Concrete, steel behind temporary weight limit on Beartracks Bridge
The poor condition of some structural supports and steel braces are among the reasons the Montana Department of Transportation this week issued a weight restriction for a major bridge in downtown Missoula.
On Friday, the agency identified the reasons it established the 10-ton weight limit on Beartracks Bridge earlier in the week. The restrictions were put in place as a precautionary measure.
“Proceeding with an abundance of caution is always the prudent decision,” said Tony Ewalt, the senior vice president of Sletten Construction. “Sletten Construction will continue to work closely with MDT and its engineers to ensure the best results for this rehabilitation project and the continued safety of the traveling public.”
Crews completed the western portion of the bridge earlier in the summer and began deconstructing the eastern portion as part of the project.
It was then, according to MDT, that engineers noted the degradation of several structural supports on the eastern portion. Further inspection also found that several steel components on the western portion needed to be replaced.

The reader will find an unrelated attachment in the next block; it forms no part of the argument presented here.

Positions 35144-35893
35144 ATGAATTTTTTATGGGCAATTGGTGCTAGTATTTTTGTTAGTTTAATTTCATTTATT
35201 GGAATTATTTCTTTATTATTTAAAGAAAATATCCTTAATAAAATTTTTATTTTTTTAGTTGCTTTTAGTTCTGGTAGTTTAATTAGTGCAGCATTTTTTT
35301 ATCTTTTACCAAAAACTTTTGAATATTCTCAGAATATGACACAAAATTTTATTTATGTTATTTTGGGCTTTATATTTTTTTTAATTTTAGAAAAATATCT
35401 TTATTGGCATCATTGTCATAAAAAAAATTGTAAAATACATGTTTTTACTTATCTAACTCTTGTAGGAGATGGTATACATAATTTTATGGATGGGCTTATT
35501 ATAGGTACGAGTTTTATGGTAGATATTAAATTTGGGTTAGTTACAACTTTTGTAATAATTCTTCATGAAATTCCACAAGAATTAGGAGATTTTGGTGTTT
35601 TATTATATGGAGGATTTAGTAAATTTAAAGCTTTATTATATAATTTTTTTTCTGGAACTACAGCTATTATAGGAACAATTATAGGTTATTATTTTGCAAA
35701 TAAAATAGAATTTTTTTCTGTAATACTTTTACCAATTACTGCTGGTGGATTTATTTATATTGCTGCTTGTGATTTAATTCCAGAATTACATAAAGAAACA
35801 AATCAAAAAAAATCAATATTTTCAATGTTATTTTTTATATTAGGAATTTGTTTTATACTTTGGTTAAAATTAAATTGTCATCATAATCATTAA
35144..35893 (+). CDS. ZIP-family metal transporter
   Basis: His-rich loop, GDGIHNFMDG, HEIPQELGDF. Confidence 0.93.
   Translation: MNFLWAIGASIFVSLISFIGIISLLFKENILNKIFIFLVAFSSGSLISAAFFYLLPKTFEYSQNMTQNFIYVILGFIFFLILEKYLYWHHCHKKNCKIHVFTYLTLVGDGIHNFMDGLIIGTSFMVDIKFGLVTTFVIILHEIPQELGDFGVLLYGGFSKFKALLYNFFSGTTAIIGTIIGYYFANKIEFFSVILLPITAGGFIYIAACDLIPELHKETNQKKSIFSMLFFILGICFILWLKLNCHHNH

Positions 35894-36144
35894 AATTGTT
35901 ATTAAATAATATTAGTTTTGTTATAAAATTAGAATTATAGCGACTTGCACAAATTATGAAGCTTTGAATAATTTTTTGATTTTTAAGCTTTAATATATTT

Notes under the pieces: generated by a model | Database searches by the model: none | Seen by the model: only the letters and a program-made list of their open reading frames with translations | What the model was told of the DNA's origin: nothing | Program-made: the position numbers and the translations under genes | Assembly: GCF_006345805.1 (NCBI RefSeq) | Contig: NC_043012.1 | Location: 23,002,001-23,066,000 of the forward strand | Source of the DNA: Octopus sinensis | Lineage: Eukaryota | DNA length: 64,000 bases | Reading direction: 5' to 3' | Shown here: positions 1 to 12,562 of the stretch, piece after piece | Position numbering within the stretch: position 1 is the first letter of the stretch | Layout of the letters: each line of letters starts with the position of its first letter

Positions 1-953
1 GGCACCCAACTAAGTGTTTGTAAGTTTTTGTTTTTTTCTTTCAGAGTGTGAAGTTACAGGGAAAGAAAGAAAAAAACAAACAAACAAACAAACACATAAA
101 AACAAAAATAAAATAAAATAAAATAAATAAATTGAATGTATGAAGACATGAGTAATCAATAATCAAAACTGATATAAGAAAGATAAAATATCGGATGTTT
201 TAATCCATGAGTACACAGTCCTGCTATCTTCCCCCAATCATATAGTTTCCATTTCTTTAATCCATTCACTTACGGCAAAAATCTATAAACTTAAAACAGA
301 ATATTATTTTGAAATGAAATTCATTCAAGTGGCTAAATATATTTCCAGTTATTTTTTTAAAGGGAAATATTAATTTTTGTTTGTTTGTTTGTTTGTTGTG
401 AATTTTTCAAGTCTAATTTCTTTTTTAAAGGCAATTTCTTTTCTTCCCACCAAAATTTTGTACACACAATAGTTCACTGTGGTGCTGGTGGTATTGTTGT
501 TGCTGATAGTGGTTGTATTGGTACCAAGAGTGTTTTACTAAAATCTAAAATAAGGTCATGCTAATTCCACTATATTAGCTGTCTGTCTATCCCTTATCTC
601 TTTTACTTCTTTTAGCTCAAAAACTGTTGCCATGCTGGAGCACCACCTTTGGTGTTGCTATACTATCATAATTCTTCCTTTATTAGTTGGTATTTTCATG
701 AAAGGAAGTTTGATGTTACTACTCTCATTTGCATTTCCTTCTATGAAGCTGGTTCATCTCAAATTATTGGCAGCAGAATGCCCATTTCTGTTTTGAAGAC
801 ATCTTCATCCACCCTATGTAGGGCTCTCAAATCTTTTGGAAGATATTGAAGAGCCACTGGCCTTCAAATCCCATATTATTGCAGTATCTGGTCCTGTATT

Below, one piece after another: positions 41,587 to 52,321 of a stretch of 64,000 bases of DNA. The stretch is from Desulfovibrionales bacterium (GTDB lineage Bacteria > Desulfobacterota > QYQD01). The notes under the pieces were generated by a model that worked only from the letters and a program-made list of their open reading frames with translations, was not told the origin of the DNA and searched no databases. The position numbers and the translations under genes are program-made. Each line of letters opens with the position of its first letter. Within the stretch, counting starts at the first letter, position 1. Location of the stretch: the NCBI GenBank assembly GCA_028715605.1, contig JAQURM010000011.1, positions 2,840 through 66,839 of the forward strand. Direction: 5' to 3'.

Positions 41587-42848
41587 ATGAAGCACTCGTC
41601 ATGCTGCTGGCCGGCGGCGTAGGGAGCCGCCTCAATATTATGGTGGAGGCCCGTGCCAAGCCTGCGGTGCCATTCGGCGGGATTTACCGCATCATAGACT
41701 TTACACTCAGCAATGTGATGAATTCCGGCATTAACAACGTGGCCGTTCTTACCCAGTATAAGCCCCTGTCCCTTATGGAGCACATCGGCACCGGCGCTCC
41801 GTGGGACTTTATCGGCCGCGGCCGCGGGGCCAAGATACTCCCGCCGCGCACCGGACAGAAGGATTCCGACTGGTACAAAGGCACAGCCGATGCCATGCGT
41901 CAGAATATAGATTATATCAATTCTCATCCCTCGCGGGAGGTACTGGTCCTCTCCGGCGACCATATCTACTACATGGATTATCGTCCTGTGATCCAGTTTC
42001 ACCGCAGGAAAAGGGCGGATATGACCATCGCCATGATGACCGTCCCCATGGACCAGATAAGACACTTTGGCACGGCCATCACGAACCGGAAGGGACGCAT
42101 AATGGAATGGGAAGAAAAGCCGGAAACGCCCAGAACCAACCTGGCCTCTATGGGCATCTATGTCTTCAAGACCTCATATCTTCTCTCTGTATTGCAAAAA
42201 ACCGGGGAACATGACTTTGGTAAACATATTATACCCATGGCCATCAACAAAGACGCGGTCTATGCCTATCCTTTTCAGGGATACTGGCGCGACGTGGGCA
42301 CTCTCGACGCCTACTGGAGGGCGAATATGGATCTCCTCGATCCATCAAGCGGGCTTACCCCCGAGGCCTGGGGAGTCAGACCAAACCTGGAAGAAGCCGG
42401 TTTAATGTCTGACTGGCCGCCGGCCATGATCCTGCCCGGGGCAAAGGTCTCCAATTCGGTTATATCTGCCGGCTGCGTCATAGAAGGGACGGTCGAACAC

“This is an old structure,” said Bob Vosen, the Missoula district administrator for MDT. “When you rehabilitate an existing structure, there are bound to be some unique challenges.”
Vosen said the bridge remains safe for use and the weight restrictions are temporary.
“Although the west side of the bridge appears complete, it remains an active construction site,” MDT said in a statement. “While traffic is moving on the surface of the bridge, there is still work taking place below. The weight restriction, although temporary, will be adapted, modified or lifted as further analysis dictates it is prudent to do so.”
The bridge has been challenging from the beginning. The project was intended to start last year, though the initial bid came it at $37.7 million, well over the project’s $17 million budget.
The overall project looks to rehabilitate the deterioration that’s taken place over the structure’s 56 years of service. That includes replacing the deck and repairing the superstructure and concrete supports.